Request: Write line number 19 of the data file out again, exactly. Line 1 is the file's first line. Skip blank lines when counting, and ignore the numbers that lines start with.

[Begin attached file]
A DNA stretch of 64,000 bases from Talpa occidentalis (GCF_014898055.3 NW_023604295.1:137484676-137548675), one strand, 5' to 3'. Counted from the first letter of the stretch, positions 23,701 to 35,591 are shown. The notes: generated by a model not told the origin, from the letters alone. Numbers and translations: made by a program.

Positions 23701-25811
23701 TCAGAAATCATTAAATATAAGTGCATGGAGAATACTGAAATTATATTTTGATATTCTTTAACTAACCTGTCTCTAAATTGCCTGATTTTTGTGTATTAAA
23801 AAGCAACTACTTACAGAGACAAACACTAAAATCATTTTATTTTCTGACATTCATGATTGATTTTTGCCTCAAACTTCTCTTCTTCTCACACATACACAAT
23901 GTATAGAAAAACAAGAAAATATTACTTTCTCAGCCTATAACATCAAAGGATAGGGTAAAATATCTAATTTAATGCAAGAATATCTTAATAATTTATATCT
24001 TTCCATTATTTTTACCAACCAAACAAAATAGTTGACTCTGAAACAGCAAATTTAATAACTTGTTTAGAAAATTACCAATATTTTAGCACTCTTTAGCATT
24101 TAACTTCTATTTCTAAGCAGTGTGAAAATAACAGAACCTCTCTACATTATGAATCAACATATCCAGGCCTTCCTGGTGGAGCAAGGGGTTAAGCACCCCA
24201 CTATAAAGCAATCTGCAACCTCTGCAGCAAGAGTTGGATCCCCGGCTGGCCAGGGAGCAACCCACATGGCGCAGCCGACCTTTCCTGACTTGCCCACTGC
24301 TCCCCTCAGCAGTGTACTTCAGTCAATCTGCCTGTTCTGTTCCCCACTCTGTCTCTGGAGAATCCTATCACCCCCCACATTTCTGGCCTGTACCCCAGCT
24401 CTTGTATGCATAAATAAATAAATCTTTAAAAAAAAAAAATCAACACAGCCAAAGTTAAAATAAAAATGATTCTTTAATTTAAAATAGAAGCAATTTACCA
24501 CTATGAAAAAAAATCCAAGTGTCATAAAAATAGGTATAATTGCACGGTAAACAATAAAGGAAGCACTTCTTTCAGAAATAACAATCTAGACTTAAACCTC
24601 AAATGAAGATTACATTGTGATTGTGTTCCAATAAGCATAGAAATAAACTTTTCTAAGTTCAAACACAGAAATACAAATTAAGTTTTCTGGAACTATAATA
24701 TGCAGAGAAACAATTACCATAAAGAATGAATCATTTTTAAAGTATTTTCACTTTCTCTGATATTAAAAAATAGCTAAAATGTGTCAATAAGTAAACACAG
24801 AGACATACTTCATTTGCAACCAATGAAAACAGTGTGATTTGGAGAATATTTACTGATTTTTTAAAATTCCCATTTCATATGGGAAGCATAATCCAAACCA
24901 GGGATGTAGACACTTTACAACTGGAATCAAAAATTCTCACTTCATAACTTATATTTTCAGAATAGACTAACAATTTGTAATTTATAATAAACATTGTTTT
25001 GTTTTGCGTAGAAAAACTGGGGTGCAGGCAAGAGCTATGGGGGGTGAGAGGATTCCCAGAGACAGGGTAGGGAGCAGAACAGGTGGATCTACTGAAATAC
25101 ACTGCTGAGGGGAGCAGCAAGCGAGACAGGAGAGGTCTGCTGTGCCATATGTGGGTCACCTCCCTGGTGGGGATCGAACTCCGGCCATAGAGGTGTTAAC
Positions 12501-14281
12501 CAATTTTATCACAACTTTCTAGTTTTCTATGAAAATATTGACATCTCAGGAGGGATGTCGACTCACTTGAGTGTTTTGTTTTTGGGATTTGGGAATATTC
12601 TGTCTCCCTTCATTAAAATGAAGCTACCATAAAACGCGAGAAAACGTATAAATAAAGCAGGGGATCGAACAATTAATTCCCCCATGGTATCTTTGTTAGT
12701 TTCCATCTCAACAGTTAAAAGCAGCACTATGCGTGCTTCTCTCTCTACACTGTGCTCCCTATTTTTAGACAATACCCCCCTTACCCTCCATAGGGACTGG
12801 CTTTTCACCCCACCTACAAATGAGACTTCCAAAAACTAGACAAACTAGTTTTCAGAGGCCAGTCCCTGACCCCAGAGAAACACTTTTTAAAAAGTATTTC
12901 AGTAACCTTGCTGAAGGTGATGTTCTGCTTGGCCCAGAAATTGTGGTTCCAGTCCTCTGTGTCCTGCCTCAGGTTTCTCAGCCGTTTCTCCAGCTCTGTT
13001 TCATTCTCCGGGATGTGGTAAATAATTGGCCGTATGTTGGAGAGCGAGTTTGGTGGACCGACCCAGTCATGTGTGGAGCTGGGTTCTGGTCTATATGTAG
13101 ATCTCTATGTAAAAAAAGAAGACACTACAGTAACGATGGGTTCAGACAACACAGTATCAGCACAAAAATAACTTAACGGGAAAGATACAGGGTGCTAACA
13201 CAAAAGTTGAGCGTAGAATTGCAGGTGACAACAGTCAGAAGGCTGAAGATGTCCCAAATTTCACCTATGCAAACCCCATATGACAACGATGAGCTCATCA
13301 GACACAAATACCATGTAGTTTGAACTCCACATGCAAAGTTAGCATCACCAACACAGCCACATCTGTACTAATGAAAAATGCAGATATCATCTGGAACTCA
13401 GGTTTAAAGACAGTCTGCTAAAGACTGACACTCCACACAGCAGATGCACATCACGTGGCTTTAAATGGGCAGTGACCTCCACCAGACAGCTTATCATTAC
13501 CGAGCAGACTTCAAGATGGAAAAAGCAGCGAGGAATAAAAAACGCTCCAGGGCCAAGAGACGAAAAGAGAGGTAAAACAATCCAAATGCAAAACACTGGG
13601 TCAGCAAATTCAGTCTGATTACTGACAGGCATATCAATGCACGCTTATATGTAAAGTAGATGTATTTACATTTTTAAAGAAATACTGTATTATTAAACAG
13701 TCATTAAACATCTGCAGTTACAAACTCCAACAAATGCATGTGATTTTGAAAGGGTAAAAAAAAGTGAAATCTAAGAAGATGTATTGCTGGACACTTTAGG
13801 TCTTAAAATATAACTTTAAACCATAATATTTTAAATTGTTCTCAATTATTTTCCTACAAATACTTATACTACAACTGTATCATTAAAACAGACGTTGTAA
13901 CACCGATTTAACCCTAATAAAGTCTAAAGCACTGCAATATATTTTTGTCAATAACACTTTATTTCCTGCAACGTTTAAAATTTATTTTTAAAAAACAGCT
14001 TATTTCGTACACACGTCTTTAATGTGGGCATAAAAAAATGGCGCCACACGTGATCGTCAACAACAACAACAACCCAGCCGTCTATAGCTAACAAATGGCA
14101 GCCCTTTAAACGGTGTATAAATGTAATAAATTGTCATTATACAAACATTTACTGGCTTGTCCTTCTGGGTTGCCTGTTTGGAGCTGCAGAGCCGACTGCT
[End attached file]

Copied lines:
12501 CAATTTTATCACAACTTTCTAGTTTTCTATGAAAATATTGACATCTCAGGAGGGATGTCGACTCACTTGAGTGTTTTGTTTTTGGGATTTGGGAATATTC